Why hire David Reinard?
Too many people make a big mistake by selecting the wrong lawyer for their case. There are two reasons for this. First, most people don't know how to go about finding a lawyer, so they end up with the first attorney they find – their mother's cousin's nephew, for example – regardless of whether the lawyer handles the type of case involved. Second, even when people spend time looking for a lawyer, they don't know the questions to ask to make sure a lawyer is right for them.
Here are three simple rules for choosing a personal injury lawyer. If the lawyer you are considering does not qualify under these rules, keep looking.
Rule No. 1: You must hire a specialist in personal injury cases.
You would not go to an orthopedic surgeon for brain surgery. And you shouldn't even go to an orthopedic surgeon who specializes in ankles if you need shoulder surgery. It is the same with lawyers. Law is specialized. A lawyer who is not a personal injury specialist is not competent to handle a personal injury case. Much of their work on the case will be spent figuring out the basics. A business lawyer, or criminal lawyer, will not have the first idea how to make sure you get appropriate medical care, or how much money your case is worth. Worse, the insurance companies won't know the lawyer, and they won't give that lawyer any respect (or much money).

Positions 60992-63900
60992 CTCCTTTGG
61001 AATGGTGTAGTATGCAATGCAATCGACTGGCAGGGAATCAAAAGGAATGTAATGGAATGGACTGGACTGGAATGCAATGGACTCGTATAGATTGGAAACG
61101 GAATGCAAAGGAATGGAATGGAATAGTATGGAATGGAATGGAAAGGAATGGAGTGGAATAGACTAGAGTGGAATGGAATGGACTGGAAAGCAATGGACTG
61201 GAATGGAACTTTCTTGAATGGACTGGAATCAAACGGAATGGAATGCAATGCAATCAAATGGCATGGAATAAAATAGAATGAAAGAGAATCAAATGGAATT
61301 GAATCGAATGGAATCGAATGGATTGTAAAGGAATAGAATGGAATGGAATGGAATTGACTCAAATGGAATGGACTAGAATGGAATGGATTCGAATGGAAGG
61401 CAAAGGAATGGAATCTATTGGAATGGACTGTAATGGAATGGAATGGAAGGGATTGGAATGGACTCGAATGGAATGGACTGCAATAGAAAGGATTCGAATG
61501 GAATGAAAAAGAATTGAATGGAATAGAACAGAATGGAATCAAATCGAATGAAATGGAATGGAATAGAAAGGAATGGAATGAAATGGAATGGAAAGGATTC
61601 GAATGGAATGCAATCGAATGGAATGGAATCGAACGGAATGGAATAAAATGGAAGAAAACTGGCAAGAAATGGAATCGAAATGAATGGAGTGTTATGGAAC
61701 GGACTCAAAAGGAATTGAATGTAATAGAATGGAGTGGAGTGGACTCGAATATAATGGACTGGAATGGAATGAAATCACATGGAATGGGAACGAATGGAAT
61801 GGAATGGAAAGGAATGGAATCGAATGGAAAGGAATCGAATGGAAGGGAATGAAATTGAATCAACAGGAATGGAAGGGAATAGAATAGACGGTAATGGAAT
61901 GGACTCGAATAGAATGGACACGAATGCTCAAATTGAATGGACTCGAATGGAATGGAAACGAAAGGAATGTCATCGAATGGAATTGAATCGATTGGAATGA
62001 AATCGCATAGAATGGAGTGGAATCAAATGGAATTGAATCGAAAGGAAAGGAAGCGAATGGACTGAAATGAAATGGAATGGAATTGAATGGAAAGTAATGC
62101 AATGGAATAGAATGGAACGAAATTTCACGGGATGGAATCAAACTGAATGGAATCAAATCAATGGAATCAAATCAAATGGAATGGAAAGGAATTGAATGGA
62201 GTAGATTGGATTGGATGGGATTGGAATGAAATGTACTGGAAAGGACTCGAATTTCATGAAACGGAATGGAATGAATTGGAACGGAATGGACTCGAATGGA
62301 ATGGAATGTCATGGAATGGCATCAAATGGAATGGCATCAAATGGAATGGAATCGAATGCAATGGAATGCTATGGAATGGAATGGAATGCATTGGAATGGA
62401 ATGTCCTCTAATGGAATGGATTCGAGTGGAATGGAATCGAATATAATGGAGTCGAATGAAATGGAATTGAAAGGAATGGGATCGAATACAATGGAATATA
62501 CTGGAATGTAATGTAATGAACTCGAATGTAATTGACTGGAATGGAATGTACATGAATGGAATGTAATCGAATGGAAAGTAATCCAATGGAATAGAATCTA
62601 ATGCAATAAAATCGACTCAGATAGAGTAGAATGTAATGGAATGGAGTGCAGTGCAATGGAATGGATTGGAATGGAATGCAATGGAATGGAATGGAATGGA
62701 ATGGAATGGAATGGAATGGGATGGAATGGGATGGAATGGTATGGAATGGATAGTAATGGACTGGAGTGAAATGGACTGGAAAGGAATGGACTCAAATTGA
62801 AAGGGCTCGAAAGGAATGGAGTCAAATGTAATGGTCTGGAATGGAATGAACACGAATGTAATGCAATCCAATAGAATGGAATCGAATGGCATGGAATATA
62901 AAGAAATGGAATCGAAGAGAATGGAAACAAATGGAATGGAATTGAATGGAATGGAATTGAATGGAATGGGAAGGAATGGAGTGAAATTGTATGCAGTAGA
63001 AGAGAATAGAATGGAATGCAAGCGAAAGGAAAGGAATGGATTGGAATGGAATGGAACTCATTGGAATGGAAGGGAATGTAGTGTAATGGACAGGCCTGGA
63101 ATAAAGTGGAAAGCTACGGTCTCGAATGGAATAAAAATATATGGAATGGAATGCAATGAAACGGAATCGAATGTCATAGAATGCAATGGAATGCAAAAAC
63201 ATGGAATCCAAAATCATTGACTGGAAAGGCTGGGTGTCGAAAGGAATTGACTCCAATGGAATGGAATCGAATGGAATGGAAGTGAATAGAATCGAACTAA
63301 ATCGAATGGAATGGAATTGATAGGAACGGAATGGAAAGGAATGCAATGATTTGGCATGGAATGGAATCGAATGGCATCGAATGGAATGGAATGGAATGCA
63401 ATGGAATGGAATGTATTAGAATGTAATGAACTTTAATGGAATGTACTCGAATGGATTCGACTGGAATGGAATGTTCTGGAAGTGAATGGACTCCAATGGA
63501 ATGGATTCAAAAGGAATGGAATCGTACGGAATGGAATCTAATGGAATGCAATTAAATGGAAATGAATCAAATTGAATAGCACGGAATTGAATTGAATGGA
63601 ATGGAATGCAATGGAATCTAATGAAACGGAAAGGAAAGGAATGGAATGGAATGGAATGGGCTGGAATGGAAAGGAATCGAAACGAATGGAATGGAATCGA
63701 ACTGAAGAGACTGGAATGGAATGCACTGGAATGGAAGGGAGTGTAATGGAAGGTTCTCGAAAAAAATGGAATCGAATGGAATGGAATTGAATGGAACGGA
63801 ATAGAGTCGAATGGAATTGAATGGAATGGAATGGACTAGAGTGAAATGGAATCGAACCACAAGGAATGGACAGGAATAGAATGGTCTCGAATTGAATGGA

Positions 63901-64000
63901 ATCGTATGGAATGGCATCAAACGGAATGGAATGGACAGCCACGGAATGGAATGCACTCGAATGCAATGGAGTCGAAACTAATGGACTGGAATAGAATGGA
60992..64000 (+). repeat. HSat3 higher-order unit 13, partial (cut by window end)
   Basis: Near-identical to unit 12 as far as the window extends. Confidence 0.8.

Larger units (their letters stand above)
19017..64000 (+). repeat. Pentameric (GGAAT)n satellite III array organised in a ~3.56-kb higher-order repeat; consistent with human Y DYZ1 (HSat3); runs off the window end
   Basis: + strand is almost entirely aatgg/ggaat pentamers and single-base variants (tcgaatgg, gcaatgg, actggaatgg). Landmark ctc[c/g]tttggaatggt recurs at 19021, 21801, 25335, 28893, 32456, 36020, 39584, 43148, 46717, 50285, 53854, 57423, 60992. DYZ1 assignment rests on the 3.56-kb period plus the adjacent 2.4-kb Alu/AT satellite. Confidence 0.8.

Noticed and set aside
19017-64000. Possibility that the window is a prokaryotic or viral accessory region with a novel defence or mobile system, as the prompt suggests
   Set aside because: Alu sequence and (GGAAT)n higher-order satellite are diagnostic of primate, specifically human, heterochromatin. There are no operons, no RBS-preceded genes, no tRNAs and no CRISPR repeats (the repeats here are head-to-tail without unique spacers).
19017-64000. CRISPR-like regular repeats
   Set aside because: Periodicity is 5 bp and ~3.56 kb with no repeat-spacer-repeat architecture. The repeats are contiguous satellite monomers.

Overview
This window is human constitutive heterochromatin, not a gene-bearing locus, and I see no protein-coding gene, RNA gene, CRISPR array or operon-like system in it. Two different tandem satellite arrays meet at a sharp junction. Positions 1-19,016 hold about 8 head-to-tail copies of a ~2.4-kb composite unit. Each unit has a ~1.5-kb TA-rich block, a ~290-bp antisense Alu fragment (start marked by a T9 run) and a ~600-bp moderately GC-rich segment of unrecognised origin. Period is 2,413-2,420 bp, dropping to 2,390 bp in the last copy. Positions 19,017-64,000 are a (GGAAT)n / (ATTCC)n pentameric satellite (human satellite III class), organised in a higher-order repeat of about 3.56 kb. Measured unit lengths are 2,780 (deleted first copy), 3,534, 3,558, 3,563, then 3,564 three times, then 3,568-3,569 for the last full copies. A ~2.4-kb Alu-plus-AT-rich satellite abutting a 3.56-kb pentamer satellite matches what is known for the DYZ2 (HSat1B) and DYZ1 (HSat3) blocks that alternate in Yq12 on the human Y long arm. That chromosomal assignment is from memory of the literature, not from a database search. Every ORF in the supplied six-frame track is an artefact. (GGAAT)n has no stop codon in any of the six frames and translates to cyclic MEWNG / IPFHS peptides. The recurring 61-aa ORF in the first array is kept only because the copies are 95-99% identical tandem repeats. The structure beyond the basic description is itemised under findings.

Rule No. 2: You need to hire a lawyer who tries cases - a real trial lawyer.
This is the single most important factor in choosing a lawyer.
Here is another little-known secret: Most lawyers do not try cases. Ever. Many are afraid to do it. Many would rather not take the time to do it. Many will settle a case cheaply rather than face the reality of trial.
Your only leverage against the insurance company is their concern that you will go to trial and win. If they know your lawyer will not try your case – and they keep track – they will never offer you reasonable compensation. Ever.
The only way to get what you are entitled to is to hire a trial lawyer. This means someone who can prove that he or she tries cases. If they can't prove it, move on.
Every lawyer will talk to you when you retain them. The question is: What happens after that? It is fine for a lawyer to have paralegals and secretaries handle certain parts of your case, but your lawyer must be available to you when you need to talk. Here is a test: Will your lawyer give you his or her cell phone number? If not, why not? Is it that they have too many clients? Is it that they can't be bothered? Really, there is no good reason. Personal injury clients are unique in law. Their lives, and their families' lives, have been turned upside down by a sudden, traumatic event. They deserve a lawyer who will help through the difficult times, even if it takes a lot of the lawyer's time. Make sure you hire a lawyer who will give you all of the personal attention you deserve.